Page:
“You smell foul, You Gujjar”- Doctors at Lal Ded Hospital- A Wake up Call Against Growing Racism

January 21

Rasheed has been a daily guest at home for more than twenty years. Hailing from Marwah valley in Kishtawar, Rasheed has been here in the Islamabad township for more than twenty years now, earning his livelihood. He recently shared a story with me about his visit to an emergency hospital a few years ago. He had a painful medical condition. The emergency room staff not only did not treat her pain, but he recounted: “They treated me like I was just trying to get pain meds out of them. They didn’t try to make any diagnosis or help me at all, they called me a ‘Gujjur’ and said i smelled bad.”

Cases like above illustrate the negative assumptions and associations we can label as racism, but “most physicians are not explicitly racist and are committed to treating all patients equally. However, they operate in an inherently racist system.”

During my studies in Bangalore, people would often mislead me on roads until a local friend of mine asked me to give up asking locals to help me reach a certain place. “They hate you for the colour of your skin, this is called reverse racism,” he had said. There were instances, many of them, that made me feel i was being victimized with “reverse racism.”

ALSO READ: Kupwara Woman Gives Birth on Road, As LD Hospital Refuses to Admit her

There was a classmate of mine, who would come to me, bring her hand next to mine, I being a Kashmiri (fair in complexion), compare the colour of both and then often repeat, “See, I’ve become fairer than you!”. “Congratulations!”. i would often be bombed with questions i still find irrelevant in my life, “Kashmiris are Goray Chittay (fairer), why so?” At times, many students from North Indian States would explain, they were actually much fairer than they looked at the moment of time, it was the South Indian sun that turned them so dark, even when I never ever sough any explanation.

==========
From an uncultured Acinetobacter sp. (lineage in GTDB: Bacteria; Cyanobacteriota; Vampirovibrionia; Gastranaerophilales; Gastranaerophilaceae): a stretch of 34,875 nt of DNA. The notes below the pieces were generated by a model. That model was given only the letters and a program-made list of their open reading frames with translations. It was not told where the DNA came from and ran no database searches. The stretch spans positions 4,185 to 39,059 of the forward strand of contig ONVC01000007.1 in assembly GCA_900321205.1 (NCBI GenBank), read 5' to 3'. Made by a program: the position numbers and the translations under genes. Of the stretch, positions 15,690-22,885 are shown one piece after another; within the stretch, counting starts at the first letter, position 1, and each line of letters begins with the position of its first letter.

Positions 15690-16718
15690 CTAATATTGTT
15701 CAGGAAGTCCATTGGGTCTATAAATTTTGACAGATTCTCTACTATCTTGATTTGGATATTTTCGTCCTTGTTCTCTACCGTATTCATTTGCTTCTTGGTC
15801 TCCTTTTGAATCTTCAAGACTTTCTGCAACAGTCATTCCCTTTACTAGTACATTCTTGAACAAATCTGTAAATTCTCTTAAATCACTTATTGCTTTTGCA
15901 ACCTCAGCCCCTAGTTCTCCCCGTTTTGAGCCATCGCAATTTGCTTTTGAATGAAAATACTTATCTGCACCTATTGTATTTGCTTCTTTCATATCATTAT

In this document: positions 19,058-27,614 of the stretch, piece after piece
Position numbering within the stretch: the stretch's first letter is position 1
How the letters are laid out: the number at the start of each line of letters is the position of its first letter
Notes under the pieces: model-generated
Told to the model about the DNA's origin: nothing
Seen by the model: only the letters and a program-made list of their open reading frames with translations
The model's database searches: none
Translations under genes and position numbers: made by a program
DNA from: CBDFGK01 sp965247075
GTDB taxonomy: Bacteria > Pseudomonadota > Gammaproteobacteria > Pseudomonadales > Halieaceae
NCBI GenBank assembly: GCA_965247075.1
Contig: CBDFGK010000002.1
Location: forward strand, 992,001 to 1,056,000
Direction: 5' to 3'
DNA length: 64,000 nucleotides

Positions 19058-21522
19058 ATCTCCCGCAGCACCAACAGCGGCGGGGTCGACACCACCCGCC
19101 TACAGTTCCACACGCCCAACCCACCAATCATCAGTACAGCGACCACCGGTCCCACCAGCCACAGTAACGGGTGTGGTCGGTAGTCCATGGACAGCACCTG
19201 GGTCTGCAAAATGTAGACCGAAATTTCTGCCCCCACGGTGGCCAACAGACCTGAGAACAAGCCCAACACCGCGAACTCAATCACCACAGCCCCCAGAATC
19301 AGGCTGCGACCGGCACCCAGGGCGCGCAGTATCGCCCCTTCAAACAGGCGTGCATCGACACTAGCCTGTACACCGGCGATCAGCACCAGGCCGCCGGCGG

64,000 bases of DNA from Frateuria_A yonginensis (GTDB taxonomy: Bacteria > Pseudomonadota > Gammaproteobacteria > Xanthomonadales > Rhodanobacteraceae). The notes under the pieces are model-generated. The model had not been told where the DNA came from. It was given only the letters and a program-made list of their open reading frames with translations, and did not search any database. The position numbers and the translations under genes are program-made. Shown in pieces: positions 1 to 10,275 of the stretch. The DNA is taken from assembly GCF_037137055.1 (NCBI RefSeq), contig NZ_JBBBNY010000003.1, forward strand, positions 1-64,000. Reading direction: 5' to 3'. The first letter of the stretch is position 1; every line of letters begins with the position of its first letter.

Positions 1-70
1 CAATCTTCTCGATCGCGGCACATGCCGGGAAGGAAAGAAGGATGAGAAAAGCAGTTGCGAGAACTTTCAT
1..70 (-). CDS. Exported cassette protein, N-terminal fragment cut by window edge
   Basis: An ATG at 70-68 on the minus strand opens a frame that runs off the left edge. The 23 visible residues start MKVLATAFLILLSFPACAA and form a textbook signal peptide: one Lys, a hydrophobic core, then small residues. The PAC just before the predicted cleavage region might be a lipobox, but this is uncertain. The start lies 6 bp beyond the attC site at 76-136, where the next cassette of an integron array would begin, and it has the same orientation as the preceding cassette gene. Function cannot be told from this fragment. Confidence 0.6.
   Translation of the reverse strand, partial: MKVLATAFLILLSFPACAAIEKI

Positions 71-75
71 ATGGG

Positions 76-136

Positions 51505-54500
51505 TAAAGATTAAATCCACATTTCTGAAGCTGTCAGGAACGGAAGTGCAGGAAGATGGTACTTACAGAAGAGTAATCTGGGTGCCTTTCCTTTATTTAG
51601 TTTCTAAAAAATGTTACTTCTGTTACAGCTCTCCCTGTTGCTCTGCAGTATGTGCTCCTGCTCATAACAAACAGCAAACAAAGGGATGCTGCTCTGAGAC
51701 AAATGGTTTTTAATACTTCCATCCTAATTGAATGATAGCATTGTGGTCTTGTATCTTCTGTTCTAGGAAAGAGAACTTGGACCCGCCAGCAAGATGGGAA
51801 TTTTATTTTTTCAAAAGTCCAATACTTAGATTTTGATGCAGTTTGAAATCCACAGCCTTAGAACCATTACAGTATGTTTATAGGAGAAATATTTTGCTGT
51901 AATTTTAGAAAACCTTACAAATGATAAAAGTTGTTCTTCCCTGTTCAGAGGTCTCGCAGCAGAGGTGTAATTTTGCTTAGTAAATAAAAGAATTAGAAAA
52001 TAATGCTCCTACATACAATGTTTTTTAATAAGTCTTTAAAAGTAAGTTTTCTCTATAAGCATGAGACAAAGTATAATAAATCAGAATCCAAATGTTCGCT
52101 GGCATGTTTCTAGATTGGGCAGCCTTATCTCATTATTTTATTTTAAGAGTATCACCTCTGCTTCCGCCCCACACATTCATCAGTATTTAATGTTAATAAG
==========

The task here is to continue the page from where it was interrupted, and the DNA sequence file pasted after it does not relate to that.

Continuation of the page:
It’s not just in India where this obsession is found. Even in Kashmir, there are people who are infatuated with the same.

The Doctors recently refusing to treat Suraiya from farflung Moore village of Kupwara at Lal Ded hospital in Srinagar drew bold headlines across India and in Jammu Kashmir. The incident happened on Thursday night after the woman from remote Moore village of Kalaroos area of Kupwara developed labour pain at her home earlier during the day.

“She was rushed to Kalaroos hospital on a cot by a few people as the road was not motorable because of snowfall. The doctors at Kalroos referred her to Kupwara hospital, from where she was further referred to Lal Ded Hospital in Srinagar,” a family member of Suraya told The Kashmiriyat.

He said that the doctors initially refused to grant her immediate medical care discussing with eachother, “Amis Chu Fakh yiwan, yim chi Gujjir” (They smell foul, they are Gujjars). He further added that the doctors did not want to touch the lady. Finally another doctor intervened and the woman was kept under observation for a few hours at Lal Ded hospital, after which the doctors refused her an overnight stay at the hospital.

“We were asked to leave the hospital. A doctor also misbehaved with us, she kept repeating, ‘Gujir Gujir’. After we left the hospital, she developed severe pain again and delivered a baby girl on the road. The new-born died immediately,” the family member said.

The incident evoked outrage across Kashmir with former Chief Ministers Omar Abdullah and Mehbooba Mufti seeking action from the governor of the State.

Gujjar Bakerwal youths took to the streets in Pahalgam and protested against the health department following the incident. “I hope the state functionaries working under the command of @jandkgovernor take immediate action in this tragic case,” Omar Abdullah tweeted.